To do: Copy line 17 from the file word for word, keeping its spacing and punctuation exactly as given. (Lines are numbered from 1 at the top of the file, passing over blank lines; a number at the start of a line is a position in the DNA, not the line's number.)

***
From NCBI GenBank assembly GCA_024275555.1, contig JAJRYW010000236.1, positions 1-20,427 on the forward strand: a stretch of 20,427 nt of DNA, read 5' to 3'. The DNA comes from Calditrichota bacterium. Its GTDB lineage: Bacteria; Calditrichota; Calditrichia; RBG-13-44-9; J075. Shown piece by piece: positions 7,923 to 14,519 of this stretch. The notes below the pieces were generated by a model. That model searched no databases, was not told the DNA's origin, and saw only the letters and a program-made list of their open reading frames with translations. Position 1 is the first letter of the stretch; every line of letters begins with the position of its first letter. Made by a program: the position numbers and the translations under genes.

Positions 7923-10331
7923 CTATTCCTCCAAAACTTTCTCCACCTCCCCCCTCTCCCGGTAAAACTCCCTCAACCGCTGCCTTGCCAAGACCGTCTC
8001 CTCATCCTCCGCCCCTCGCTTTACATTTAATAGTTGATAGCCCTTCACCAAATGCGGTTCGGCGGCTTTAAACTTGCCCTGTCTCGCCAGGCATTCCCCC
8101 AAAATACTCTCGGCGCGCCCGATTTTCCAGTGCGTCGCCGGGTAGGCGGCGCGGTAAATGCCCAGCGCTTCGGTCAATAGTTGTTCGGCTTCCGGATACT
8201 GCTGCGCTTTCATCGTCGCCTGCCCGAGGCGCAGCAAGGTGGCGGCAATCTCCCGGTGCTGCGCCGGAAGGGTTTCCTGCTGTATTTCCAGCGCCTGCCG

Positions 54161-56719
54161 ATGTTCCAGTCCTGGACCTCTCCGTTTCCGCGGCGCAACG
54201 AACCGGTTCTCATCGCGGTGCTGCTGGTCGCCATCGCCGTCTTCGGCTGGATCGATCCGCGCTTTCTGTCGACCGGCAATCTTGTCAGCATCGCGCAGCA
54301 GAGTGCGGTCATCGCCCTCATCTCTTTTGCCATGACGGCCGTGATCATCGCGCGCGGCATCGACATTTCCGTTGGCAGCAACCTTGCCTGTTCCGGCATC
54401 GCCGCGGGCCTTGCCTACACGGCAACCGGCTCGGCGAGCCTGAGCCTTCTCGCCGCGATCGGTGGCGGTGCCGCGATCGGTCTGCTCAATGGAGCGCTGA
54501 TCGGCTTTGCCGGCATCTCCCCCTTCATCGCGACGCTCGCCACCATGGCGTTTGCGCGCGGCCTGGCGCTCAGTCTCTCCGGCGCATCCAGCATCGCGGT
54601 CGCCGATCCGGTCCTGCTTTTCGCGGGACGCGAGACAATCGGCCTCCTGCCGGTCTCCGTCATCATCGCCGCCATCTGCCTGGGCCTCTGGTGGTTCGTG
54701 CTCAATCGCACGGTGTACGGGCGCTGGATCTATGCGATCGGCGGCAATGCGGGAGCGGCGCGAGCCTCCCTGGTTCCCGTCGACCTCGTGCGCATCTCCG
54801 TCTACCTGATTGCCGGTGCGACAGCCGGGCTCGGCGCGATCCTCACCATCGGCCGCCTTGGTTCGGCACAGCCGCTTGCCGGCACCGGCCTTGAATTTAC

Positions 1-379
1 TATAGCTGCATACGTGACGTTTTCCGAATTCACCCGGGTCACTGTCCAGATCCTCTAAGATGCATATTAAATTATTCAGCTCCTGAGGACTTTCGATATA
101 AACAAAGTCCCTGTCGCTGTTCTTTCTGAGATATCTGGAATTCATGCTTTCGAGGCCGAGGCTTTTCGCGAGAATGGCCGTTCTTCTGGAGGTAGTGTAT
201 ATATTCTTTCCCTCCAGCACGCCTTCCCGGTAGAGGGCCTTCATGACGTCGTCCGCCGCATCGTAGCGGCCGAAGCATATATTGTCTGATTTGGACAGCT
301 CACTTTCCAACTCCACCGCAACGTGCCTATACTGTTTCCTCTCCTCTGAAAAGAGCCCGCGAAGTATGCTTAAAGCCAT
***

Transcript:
1 TATAGCTGCATACGTGACGTTTTCCGAATTCACCCGGGTCACTGTCCAGATCCTCTAAGATGCATATTAAATTATTCAGCTCCTGAGGACTTTCGATATA